Ethernet has pretty much taken over the wired LAN market. In the 1980s and the early 1990s, Ethernet faced many challenges from other LAN technologies, including token ring, FDDI, and ATM. Some of these other technologies succeeded in capturing a part of the LAN market for a few years. But since its invention in the mid-1970s, Ethernet has continued to evolve and grow and has held on to its dominant position. Today, Ethernet is by far the most prevalent wired LAN technology, and it is likely to remain so for the foreseeable future. One might say that Ethernet has been to local area networking what the Internet has been to global networking.

There are many reasons for Ethernets success. First, Ethernet was the first widely deployed high-speed LAN. Because it was deployed early, network administrators became intimately familiar with Ethernet - its wonders and its quirks - and were reluctant to switch over to other LAN technologies when they came on the scene Second, token ring, FDDI, and ATM were more complex and expensive than Ethernet, which further discouraged network administrators from switching over. Third, the most compelling reason to switch to another LAN technology (such as FDDI or ATM) was normally the higher data rate of the new technology; however, Ethernet always fought back, producing versions that operated at equal data rates or higher. Switched Ethernet was also introduced in the early 1990s, which further increased its effective data rates. Finally, because Ethernet has been so popular, Ethernet hardware (in particular, adapters and switches) has become a commodity and is outstandingly cheap.

The original Ethernet LAN was invented in the mid-1970s by Bob Metcalfe and David Boggs. Figure 1 shows Metcalfes schematic for this invention. In the figure youll notice that the original Ethernet LAN used a coaxial bus to interconnect the nodes. Bus topologies for Ethernet actually persisted throughout the 1980s and into the mid-1990s. Ethernet with a bus topology is a broadcast LAN - all transmitted frames travel to and are processed by all adapters connected to the bus.

By the late 1990s, most companies and universities had replaced their LANs with Ethernet installations using a hub-based star topology. As shown in Figure 5.21, in such an installation the hosts (and router) are directly connected to a hub with twisted-pair copper wire. A hub is a physical-layer device that acts on individual bits rather than frames. When a bit, representing a zero or a one, arrives from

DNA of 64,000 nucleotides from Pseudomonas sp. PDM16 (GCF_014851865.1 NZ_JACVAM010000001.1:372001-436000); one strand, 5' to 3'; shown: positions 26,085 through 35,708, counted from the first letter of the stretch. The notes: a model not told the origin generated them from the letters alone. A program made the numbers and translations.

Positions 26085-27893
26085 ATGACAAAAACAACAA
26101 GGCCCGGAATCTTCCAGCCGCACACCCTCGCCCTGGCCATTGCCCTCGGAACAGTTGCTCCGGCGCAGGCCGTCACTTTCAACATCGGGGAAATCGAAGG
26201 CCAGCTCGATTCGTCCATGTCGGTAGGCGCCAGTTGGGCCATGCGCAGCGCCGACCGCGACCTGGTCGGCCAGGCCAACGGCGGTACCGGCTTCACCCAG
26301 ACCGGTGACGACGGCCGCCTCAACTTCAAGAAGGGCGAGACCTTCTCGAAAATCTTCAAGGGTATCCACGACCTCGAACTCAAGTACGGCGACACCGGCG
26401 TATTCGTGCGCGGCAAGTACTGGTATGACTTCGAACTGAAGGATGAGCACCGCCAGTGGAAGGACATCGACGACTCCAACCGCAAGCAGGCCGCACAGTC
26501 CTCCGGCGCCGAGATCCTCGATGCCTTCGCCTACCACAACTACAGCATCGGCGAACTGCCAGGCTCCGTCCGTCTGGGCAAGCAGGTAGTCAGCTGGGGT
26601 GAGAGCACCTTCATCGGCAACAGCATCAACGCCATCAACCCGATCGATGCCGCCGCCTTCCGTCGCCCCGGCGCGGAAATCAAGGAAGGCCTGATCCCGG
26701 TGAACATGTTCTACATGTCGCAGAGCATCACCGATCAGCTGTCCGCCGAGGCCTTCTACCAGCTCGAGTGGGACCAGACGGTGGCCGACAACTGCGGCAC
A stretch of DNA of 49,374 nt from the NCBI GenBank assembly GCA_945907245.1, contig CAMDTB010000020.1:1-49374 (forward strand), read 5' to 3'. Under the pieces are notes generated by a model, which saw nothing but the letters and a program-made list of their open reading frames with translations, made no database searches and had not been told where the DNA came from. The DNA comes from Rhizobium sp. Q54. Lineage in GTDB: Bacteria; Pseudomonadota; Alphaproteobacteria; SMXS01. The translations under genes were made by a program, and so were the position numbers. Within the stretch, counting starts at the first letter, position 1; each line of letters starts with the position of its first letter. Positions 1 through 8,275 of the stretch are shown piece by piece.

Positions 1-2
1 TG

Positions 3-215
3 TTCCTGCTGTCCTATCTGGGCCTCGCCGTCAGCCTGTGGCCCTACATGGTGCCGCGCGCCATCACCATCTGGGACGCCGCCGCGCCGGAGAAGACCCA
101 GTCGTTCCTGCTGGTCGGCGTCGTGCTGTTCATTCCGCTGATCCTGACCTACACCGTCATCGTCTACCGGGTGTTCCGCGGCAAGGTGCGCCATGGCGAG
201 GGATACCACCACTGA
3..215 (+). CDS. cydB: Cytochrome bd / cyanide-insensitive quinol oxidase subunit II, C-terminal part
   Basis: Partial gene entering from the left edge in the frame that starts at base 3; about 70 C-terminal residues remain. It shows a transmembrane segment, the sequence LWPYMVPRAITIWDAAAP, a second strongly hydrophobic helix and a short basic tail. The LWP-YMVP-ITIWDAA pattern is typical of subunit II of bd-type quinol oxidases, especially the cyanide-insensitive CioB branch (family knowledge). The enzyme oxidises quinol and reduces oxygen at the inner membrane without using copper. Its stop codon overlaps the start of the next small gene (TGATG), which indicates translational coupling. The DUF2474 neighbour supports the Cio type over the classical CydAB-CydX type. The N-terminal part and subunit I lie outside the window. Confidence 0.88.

The original Metcalfe design led to the 10BASE5 Ethernet standard

Star topology for Ethernet

the interface, the hub simply re-creates the bit, boosts its energy strength, and transmits the bit onto all the other interfaces. Thus, Ethernet with a hub-based star topology is also a broadcast LAN - whenever a hub receives a bit from one of its interfaces, it sends a copy out on all of its other interfaces. In particular, if a hub receives frames from two different interfaces at the same time, a collision occurs and the nodes that created the frames must retransmit. In the early 2000s Ethernet experienced yet another major evolutionary change. Ethernet installations continued to use a star topology, but the hub at the center was replaced with a switch. Well be examining switched Ethernet in depth later in this section. For now, we only mention that a switch is not only "collision-less" but is also a bona-fide store-and-forward packet switch; but unlike routers, which operate up through layer 3, a switch operates only up through layer 2.


global networking, bus topology, hub, nodes, star topology, routers

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